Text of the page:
His long slender fingers rake through his dirty blonde locks, and Randy wonders briefly why his hair always has that slightly greasy look about it, even when freshly washed. The first glimmers of daylight peek tentatively over the horizon. Clipped moments strobe in his mind, snippets of events. Bodies shimmering with a patina of glitter, breasts and buttocks, full, and on display. A woman, sporting a costume of blue and yellow feathers, with a large macaw perched on her shoulder, blending imperceptibly with her. It’s hard to know where the bird leaves off and the woman begins. A man in a top hat and pants, shirtless, but draped with a boa. Not the feathered variety. Randy’s head spins with carnival anarchy as scenes swim in and out of focus.
He smooths his hands over his face, hoping that will bring him into the present. He feels growing objections from his gut and wonders passingly what ulcers feel like. The picture-perfect cliché of his early years, a thin veneer of respectability over a seething mass of lies, hangs somewhere in a back vault of his mind. Mirages of his parents’ carefully constructed artifice of the perfect couple, the couple everyone wanted to be, his mother’s obliging provision of two blonde-haired, blue-eyed sons to the marriage, her slow, whimpering soul-death as a stay-at-home mother, his father’s daily trudge to an unsatisfying, mind-numbing job, now float into his vision. Memories of his childhood are glimmer-edged, filled with light and comfort. The darkness doesn’t snake its creeping fingers into their lives until his teens.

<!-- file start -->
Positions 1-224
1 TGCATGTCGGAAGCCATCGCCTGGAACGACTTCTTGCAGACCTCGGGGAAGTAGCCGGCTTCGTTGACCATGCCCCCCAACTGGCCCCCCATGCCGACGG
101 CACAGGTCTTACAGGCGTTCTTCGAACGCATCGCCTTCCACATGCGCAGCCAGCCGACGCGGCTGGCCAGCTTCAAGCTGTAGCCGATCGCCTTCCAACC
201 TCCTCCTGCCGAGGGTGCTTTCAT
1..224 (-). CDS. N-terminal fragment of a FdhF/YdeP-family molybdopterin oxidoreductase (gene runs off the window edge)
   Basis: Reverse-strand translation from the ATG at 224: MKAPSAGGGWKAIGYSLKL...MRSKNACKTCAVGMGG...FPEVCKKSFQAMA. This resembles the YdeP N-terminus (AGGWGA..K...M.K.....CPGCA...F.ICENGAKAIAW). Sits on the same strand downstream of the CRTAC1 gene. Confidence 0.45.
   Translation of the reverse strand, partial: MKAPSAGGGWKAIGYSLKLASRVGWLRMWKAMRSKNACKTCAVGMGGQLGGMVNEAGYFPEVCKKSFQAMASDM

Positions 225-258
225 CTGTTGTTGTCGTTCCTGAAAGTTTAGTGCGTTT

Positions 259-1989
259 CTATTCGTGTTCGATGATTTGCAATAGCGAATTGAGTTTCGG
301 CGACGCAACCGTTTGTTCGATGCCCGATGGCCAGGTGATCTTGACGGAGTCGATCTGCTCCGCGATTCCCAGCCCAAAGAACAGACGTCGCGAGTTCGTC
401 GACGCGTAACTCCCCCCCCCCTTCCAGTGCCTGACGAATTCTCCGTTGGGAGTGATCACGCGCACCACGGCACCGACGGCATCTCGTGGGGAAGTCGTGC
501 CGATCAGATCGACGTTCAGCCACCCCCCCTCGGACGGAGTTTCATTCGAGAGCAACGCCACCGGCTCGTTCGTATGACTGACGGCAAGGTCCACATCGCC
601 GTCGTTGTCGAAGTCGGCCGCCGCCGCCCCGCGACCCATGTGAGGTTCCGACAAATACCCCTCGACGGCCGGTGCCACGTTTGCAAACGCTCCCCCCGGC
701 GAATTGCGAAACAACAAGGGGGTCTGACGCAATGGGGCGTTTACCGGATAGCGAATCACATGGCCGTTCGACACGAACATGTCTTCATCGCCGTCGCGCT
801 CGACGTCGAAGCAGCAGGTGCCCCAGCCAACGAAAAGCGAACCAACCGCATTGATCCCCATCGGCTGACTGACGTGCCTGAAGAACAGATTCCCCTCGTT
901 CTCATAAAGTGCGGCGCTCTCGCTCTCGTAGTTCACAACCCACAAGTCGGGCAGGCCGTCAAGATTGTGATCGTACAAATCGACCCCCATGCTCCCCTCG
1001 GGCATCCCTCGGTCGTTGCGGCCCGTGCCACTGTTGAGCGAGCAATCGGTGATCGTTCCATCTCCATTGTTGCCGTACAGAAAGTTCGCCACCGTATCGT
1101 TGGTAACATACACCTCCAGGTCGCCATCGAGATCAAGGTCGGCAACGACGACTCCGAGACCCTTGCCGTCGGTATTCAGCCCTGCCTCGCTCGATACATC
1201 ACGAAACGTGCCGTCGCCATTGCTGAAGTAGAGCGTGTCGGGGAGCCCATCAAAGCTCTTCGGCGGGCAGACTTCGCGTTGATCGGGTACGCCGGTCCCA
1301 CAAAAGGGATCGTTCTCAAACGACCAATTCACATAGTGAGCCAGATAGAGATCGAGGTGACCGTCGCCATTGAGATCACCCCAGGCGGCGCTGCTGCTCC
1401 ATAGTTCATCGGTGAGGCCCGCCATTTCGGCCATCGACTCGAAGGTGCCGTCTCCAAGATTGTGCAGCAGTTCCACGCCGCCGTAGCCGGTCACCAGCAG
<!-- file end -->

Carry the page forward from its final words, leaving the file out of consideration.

He hears the tinkling of his splintered memories of childhood, and sees the darkness billow across his teenagehood. The steady descent into daytime self-medication with a cocktail of Gin and Tonic, and Valium for his mother, segueing into evenings of incessant Scotch and Soda with a side of gut churning peptic ulcers and domestic violence for his father, now clouds his shimmering memories.
The bitterness of those years swirls in his mouth, coating his tongue and puckering his lips. He remembers the fragile glass plate memories of his childhood, all sunshine and pop music, shattering with the rammed barbs of teenage bullies, their jagged laughter punctuating the taunts.
“Randy’s got two garden tools at home! His Mum and Dad… a hoe and a rake!”
The years of determinedly eschewing everything his parents were, stretch elastically behind him. No harpy wife and whining kids for him! His carefully constructed life has squeezed out any possibility of repeating the same endless loop that claimed the essence of his parents, leaving them hollowed shells. Instead. Instead, his life’s beaded with successes, a different perfectly put-together disposable companion at his side each time. He allows no slender opening for the suburban banalities of his parents’ lives to wriggle in, choosing the tempest speed of a corporate office and an urban existence as replacement. He pedals through events, openings, cocktails, fundraisers, any excess that distances him from repeating that pattern.
Though. Though quietly, he wonders whether it’s mere coincidence that he prefers Scotch and Soda now. He pokes at the edges of the emptiness in the pit of his soul, wonders at its endless capacity to consume new experiences and never be filled. He feels the faint glimmer of boredom with office politics, concern over pay rates, a sure sign of dissatisfaction. Randy traces his finger over the outline of discontent, as he hears his mother’s words.
“Break the cycle. Don’t rake through your past, Randy. Make a clear path into your own future.”